Establishing a transformational agenda for 2015 to 2030, the SDGs begin with a compelling vision statement:

“We envisage a world in which every country enjoys sustained, inclusive and sustainable economic growth and decent work for all. A world in which consumption and production patterns and use of all natural resources – from air to land, from rivers, lakes and aquifers to oceans and seas – are sustainable. One in which democracy, good governance and the rule of law as well as an enabling environment at national and international levels, are essential for sustainable development, including sustained and inclusive economic growth, social development, environmental protection and the eradication of poverty and hunger. One in which development and the application of technology are climate-sensitive, respect biodiversity and are resilient. One in which humanity lives in harmony with nature and in which wildlife and other living species are protected.”

It’s impressive that the world’s 200-plus nations, through a UN process fostering peace and mutual respect, can articulate a global agenda for working together. As the document explains, “never before have world leaders pledged common action and endeavor across such a broad and universal policy agenda.”

Learning more about the SDGs is worth the time of landscape architects. We can help the world make progress in solving the inter-connected problems we collectively face.

Let’s back up a minute and recall that sustainability was defined in 1987 as achieving a long-term balance between three equal pillars — economy, society, and the environment. The publication of Our Common Future, also known as the Brundtland Report, coined the term “sustainable development” and popularized these pillars. To be sustainable today, a consideration of these three pillars is central. (In my own landscape preservation work, I favor a model that also integrates culture, which permeates all the facets of sustainability and plays a role in whether we can achieve inclusivity, equity, and justice). Then, in 2000, world leaders agreed to the Millennium Development Goals (MDGs), which laid out 8 goals for the world to pursue from 2000 to 2015. And then, at the UN Conference on Sustainable Development held in Rio de Janeiro, Brazil, in 2012, all countries agreed to create a new set of sustainable development goals to pick up where the MDGs left off.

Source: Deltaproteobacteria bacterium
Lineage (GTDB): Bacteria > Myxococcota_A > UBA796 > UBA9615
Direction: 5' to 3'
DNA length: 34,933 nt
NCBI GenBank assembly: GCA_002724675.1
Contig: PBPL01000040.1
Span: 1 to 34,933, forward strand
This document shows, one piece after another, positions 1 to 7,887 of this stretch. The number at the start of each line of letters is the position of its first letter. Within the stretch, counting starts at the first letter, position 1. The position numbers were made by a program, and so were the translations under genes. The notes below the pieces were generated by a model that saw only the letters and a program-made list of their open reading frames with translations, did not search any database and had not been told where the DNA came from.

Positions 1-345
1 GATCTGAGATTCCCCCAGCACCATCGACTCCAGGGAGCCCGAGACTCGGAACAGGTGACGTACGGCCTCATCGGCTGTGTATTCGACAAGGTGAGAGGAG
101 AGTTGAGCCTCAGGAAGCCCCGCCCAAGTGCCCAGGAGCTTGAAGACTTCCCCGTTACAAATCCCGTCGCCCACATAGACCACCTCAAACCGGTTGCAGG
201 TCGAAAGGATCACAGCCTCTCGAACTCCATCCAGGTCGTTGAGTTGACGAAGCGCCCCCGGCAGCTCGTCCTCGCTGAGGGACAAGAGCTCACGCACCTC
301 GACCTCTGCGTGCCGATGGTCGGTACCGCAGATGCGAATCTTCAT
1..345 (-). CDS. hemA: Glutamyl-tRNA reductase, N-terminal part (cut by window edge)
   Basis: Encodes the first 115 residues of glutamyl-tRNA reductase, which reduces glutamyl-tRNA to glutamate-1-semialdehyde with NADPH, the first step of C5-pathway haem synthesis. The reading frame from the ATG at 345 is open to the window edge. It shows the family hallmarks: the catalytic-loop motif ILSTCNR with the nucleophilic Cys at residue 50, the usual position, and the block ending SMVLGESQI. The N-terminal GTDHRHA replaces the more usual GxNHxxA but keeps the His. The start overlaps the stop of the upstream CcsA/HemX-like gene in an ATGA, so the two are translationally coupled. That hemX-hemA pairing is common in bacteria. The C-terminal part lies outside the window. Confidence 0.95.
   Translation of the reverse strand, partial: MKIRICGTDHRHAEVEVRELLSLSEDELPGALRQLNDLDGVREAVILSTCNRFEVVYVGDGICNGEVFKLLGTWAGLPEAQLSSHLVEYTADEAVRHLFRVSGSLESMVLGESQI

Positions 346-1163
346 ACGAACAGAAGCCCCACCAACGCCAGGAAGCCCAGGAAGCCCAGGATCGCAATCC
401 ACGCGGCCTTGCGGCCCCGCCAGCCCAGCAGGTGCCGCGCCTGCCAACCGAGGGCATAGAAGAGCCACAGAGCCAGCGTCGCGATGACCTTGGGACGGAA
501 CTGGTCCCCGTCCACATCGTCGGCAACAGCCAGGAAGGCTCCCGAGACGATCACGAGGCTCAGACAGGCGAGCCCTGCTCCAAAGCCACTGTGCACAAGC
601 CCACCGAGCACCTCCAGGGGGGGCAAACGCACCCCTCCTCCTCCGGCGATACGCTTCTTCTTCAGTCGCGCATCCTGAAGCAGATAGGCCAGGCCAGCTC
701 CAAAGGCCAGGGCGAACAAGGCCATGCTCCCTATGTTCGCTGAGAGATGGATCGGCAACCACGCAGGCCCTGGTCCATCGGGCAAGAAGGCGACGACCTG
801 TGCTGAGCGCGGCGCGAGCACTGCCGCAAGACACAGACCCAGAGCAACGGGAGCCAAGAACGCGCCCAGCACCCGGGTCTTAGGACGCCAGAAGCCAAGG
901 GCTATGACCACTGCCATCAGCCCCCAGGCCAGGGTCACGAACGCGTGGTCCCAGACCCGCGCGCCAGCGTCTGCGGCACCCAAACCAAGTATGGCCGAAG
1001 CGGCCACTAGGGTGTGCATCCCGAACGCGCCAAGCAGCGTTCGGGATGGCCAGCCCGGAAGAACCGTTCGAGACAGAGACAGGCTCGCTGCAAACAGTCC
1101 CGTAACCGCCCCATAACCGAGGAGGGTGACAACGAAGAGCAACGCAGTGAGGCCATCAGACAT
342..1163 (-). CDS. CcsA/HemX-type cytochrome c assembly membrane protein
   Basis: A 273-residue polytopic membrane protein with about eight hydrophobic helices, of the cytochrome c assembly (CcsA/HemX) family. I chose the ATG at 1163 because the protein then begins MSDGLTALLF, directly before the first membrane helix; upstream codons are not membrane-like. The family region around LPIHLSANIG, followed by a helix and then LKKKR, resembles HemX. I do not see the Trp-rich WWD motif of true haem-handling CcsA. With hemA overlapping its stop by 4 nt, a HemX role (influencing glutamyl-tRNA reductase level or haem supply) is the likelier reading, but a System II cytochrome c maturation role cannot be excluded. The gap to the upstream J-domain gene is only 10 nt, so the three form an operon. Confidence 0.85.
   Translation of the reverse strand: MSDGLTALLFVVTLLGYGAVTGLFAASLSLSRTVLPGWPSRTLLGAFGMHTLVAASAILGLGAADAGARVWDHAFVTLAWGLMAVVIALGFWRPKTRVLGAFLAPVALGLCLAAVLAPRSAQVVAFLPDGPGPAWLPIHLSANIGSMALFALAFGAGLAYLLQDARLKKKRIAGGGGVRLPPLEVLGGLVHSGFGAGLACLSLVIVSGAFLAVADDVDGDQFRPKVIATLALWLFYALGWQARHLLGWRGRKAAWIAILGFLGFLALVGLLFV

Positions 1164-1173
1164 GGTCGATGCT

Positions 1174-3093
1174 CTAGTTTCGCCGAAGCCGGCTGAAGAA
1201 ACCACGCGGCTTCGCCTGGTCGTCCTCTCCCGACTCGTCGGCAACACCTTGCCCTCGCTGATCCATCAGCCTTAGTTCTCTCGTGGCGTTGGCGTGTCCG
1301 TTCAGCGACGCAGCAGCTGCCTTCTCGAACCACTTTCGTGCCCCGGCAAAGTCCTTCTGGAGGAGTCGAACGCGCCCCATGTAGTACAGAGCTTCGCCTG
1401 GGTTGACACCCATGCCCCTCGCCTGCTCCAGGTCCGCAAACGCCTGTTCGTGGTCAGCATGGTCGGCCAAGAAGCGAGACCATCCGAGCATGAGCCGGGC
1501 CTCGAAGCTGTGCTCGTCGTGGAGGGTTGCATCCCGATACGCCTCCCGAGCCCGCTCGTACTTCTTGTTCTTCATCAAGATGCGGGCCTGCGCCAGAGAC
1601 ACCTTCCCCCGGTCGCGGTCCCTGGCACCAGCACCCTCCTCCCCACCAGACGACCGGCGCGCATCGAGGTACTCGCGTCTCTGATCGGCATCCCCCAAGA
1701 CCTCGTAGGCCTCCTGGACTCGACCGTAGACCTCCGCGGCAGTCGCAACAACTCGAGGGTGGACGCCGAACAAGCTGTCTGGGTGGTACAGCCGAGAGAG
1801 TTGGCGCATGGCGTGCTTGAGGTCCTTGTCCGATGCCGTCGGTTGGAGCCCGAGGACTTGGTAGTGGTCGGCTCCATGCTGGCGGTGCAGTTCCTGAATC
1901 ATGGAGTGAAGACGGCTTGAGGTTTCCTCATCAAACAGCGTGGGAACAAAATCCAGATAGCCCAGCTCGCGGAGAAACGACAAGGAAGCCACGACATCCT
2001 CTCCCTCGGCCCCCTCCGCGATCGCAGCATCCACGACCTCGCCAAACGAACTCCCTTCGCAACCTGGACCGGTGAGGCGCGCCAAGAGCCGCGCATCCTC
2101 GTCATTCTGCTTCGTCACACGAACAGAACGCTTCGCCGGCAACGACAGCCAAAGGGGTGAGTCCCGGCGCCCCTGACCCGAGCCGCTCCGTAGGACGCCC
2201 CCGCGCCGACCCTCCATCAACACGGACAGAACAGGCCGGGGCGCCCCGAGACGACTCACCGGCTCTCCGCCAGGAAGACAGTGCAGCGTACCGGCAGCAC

A landscape architect looking at how to work towards the new SDGs might focus on goal 13, which deals with climate action, goal 14, which focuses on life below water, and goal 15, which looks at life on land, but looking deeper at all the goals and their specific targets helps us to understand how we can contribute as individuals and collectively to the many other important goals and targets as well.

Landscape architects can contribute to reaching goal 2 — which seeks to “end hunger, achieve food security and improved nutrition and promote sustainable agriculture” — by working with agricultural communities to increase the productivity of small farms and create better access to markets, as detailed in target 2.3. Landscape architects can also help communities create sustainable and resilient agricultural practices, maintain ecosystems, and strengthen the capacity to respond to climate change, as detailed in target 2.4.

In goal 3, which calls on governments to “ensure healthy lives and promote well-being for all ages,” we find target 3.6, which aims to “halve the number of global deaths and injuries for road traffic accidents.” Landscape architects are already working on designing better intersections, green complete streets, and multi-modal corridors that contribution to achieving this important target.

ASLA and each of us its members can contribute to goal 4 — which calls on nations to “ensure inclusive and equitable quality education and promote lifelong learning opportunities for all” — by teaching everyone about sustainable development and how to become global citizens who act from that awareness and commitment in their daily lives.